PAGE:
116: What is a tenants right to quiet enjoyment of premises?
A landlord is always under an implied obligation to give its tenant ‘quiet enjoyment’ of leasehold premises. This means that the landlord must ensure that there is no interference with the tenant’s possession and enjoyment of the property.
In Timothy Taylor Ltd v Mayfair House Corporation, the High Court considered whether a landlord had breached its covenant for quiet enjoyment and had derogated from grant by carrying out rebuilding works.
The tenant, Timothy Taylor, ran an art gallery from the ground and basement floors of Mayfair building. It’s lease was for 20 years from January 2007 at a rent of £530,000 pa.
In 2013, the landlord carried out works to the building in order to create residential flats from the first floor upwards. The tenant’s lease reserved an express right for the landlord to alter or rebuild even if its use or enjoyment were materially affected. The lease also contained a landlord’s quiet enjoyment covenant permitting the tenant to ‘peaceably and quietly’ enjoy the premises without interruption or disturbance by the landlord.
The tenant accepted the landlord had the right to carry out works on the remainder of the building. However, the high levels of noise and extensive scaffolding (which blocked the building making it look as if the gallery was closed) meant the tenant felt the works being carried out were unreasonable.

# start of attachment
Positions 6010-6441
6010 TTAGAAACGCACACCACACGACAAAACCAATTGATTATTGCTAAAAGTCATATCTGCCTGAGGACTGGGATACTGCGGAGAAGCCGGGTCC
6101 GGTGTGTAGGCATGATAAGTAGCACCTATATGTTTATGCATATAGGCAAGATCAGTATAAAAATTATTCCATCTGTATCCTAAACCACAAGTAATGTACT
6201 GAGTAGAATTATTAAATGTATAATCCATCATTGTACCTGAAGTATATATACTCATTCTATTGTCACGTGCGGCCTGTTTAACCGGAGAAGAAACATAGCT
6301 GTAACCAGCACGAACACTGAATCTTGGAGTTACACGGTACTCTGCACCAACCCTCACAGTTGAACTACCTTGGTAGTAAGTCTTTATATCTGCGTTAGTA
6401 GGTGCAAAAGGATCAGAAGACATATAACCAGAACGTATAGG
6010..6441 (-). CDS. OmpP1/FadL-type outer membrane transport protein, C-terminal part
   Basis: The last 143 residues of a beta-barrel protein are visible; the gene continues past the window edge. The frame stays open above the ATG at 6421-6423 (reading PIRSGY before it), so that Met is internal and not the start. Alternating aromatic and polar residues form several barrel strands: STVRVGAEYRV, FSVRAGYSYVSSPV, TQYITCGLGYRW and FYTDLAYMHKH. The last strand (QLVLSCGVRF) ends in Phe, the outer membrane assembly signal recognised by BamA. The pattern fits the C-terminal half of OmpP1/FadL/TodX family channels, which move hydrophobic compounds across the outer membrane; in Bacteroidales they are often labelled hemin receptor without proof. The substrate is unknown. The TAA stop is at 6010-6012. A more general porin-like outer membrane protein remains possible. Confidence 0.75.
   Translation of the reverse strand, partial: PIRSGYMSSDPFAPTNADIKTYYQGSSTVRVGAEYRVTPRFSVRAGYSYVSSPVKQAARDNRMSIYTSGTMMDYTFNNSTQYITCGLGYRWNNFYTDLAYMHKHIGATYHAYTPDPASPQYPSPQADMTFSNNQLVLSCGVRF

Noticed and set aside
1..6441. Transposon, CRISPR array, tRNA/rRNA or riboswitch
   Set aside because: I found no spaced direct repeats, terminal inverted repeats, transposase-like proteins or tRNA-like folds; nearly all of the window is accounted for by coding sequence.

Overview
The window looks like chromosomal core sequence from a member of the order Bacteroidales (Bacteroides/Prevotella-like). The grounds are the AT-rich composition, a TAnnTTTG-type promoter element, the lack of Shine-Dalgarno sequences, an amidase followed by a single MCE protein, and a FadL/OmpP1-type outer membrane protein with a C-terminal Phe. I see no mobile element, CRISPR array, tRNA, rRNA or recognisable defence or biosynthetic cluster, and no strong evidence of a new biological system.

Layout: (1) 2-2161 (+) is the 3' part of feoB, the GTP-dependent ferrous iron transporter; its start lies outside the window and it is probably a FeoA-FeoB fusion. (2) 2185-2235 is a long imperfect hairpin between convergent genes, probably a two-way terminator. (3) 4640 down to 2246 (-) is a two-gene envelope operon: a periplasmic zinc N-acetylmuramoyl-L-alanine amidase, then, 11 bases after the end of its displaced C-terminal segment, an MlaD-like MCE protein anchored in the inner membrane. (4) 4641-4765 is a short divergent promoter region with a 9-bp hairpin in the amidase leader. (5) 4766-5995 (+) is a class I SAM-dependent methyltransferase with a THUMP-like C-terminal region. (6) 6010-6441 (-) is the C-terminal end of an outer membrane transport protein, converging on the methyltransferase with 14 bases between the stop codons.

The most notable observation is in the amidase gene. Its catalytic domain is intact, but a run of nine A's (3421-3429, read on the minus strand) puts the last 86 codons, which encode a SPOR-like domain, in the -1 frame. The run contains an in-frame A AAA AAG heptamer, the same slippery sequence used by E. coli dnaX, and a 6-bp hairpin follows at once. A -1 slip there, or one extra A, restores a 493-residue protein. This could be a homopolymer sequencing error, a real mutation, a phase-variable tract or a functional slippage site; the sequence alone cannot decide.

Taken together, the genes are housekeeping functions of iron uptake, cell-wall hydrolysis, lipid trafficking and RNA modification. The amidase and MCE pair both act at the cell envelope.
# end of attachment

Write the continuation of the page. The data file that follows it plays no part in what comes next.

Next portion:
The tenant claimed the landlord was in breach of its covenant for quiet enjoyment, and sought damages and an injunction preventing future works.
The High Court took into account various factors including how little notice the tenant had been given of the works, the lack of any financial compensation offered by the landlord, and the fact that the works were being carried out for the benefit of the landlord and not the tenant occupiers.
The court held that the tenant was entitled to damages for the landlord’s breach of its quiet enjoyment covenant and for derogation from grant. The tenant had not suffered any loss of profits, so the court awarded damages at 20% of the rent payable under the lease from the date the scaffolding was erected.
However, the court decided it was impracticable to grant an injunction requiring the landlord to restrict noise during particular hours. It held that the better course would be for the scaffolding to remain in place and for it to award damages for future breaches.
The moral of the story is that even though a landlord may be entitled to carry out works at its building, it has an obligation to give a tenant quiet enjoyment of the premises and must use reasonable precautions to limit the effects. The obligation to give quiet enjoyment is usually express but will also be implied and is based on the rule of common honesty: you cannot give with one hand and take away with the other.
Timothy Taylor Ltd v Mayfair House Corporation and another  EWHC 1075 (Ch).